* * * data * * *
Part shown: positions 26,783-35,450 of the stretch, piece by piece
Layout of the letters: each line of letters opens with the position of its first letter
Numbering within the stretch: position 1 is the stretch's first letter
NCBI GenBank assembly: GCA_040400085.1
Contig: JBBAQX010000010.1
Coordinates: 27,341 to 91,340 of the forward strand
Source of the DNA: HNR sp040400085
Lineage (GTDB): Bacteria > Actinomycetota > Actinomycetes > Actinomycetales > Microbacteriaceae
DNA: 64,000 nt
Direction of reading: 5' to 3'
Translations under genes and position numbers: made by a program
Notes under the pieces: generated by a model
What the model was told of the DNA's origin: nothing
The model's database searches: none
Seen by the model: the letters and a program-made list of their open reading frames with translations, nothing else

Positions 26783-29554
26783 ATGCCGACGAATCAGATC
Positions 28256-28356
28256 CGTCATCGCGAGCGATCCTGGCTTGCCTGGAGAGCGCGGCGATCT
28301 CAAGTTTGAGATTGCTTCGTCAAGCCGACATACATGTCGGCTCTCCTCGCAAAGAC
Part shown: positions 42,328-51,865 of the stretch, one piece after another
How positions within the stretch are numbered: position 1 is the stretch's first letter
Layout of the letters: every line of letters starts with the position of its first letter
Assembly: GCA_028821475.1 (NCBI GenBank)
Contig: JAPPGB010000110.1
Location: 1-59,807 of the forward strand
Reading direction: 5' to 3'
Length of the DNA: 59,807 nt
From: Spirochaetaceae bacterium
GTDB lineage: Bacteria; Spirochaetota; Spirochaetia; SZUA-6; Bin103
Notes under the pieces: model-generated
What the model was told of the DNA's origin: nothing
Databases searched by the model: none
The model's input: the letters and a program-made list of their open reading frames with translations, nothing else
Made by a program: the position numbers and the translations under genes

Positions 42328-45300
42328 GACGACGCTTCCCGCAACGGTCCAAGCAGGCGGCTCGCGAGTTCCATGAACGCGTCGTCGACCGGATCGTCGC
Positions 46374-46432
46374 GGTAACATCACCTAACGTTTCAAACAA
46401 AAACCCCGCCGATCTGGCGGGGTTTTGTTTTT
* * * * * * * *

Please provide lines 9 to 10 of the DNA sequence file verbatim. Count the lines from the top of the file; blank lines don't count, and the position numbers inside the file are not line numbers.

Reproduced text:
DNA: 64,000 nt
Direction of reading: 5' to 3'